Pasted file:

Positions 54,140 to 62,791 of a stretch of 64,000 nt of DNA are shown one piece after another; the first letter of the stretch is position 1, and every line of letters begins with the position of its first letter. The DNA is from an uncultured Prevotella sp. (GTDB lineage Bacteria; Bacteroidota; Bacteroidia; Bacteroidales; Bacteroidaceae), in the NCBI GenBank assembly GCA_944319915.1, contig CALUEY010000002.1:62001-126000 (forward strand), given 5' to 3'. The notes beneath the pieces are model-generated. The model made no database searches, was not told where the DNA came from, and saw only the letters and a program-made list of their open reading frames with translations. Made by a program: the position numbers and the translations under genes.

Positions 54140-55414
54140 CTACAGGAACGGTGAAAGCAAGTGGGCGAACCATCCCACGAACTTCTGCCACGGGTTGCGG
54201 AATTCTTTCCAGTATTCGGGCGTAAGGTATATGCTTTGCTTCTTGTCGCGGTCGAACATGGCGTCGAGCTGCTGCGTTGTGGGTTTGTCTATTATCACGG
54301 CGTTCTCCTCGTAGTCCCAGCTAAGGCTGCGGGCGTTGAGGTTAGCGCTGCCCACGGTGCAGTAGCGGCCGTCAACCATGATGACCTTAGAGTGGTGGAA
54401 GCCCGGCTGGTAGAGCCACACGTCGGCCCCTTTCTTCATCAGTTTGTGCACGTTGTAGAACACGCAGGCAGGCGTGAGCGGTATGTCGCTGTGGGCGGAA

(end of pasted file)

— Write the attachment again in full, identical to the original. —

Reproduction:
Positions 54,140 to 62,791 of a stretch of 64,000 nt of DNA are shown one piece after another; the first letter of the stretch is position 1, and every line of letters begins with the position of its first letter. The DNA is from an uncultured Prevotella sp. (GTDB lineage Bacteria; Bacteroidota; Bacteroidia; Bacteroidales; Bacteroidaceae), in the NCBI GenBank assembly GCA_944319915.1, contig CALUEY010000002.1:62001-126000 (forward strand), given 5' to 3'. The notes beneath the pieces are model-generated. The model made no database searches, was not told where the DNA came from, and saw only the letters and a program-made list of their open reading frames with translations. Made by a program: the position numbers and the translations under genes.

Positions 54140-55414
54140 CTACAGGAACGGTGAAAGCAAGTGGGCGAACCATCCCACGAACTTCTGCCACGGGTTGCGG
54201 AATTCTTTCCAGTATTCGGGCGTAAGGTATATGCTTTGCTTCTTGTCGCGGTCGAACATGGCGTCGAGCTGCTGCGTTGTGGGTTTGTCTATTATCACGG
54301 CGTTCTCCTCGTAGTCCCAGCTAAGGCTGCGGGCGTTGAGGTTAGCGCTGCCCACGGTGCAGTAGCGGCCGTCAACCATGATGACCTTAGAGTGGTGGAA
54401 GCCCGGCTGGTAGAGCCACACGTCGGCCCCTTTCTTCATCAGTTTGTGCACGTTGTAGAACACGCAGGCAGGCGTGAGCGGTATGTCGCTGTGGGCGGAA